8. Mitch Richmond - 22.8 PPG
Richmond scored the seventh-most points in the league. He finished the season in the top-5 for field goal attempts. He finished fifth overall and made the eighth-most field goals. Richmond was a solid all-around player. He scored the 16th most field goals inside the arc but also made the 11th most three-point field goals.
The Kings relied on Richmond pretty hard. He was used 27% of the time on offense, which was the 12th most in the league. However, those numbers never translated to wins. The Kings were not a top team in the league, but at least Richmond finished with a solid individual season.
7. Charles Barkley - 23.0 PPG
Give Barkley his flowers because he was a very efficient player for the Suns. He finished with the fourth-highest player efficiency rating in the league. The only players that were ahead of Barkley were the top-3 finishers in the scoring race. That included finishing 12th in offensive win shares and 13th overall.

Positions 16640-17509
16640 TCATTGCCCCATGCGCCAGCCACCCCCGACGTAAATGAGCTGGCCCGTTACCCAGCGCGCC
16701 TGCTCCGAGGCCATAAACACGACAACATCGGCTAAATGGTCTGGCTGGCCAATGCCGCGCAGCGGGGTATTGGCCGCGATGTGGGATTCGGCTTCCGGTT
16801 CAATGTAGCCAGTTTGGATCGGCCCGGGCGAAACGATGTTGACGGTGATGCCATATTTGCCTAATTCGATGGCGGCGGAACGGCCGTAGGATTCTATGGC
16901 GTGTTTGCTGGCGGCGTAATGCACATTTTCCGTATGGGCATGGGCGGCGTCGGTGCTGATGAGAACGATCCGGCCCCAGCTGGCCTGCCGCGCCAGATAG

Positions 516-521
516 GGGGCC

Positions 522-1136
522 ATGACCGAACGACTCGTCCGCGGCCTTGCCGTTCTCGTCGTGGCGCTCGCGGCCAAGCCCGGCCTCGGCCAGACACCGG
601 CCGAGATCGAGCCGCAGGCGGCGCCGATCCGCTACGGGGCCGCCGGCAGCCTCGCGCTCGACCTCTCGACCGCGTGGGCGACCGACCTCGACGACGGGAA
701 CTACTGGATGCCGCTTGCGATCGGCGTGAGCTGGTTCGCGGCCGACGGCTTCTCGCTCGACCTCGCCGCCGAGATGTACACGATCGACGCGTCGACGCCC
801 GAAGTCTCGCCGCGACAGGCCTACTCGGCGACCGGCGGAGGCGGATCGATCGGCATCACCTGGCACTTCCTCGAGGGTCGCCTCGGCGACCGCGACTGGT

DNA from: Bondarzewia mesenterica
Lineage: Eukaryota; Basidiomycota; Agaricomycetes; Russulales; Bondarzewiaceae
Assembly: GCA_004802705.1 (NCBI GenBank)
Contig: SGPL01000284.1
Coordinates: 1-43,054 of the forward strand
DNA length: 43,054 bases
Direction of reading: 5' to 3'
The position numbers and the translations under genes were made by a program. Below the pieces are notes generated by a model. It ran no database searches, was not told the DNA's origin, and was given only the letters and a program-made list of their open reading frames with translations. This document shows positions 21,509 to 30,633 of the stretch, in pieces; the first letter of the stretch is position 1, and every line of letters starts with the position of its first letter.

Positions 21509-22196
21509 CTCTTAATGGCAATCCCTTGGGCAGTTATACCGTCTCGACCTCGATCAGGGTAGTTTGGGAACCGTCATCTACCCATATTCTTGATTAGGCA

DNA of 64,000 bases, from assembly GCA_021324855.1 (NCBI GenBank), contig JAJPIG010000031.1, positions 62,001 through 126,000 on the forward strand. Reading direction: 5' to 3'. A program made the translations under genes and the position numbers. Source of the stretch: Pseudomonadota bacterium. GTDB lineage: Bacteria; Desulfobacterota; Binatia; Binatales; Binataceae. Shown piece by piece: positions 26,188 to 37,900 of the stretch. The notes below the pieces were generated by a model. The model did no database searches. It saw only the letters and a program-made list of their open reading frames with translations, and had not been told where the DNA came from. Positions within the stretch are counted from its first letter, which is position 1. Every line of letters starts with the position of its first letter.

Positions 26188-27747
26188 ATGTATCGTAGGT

Barkley missed some games, playing in 68 games total. That led to him scoring the 19th most points in the league, but since he had played enough games already, he still qualified for the scoring race. Barkley also finished 11th in the league in defensive rebounds.
6. Patrick Ewing - 23.9 PPG
The number six was Ewing’s number this season. Ewing was sixth in total points, points per game, and total rebounds. On top of that, Ewing was fourth in rebounds per game, averaging 11.0 per game. That included finishing just five defensive rebounds short of Karl Malone’s league-leading 715.
Ewing finished fifth in the league in made field goals, which were all in the two-point range. He took the seventh most attempts and was used on offense the third most of the time. Ewing was one of four players that were used over 30% of the time on offense. His defense is what shined the most, where he finished third in the league in defensive win shares.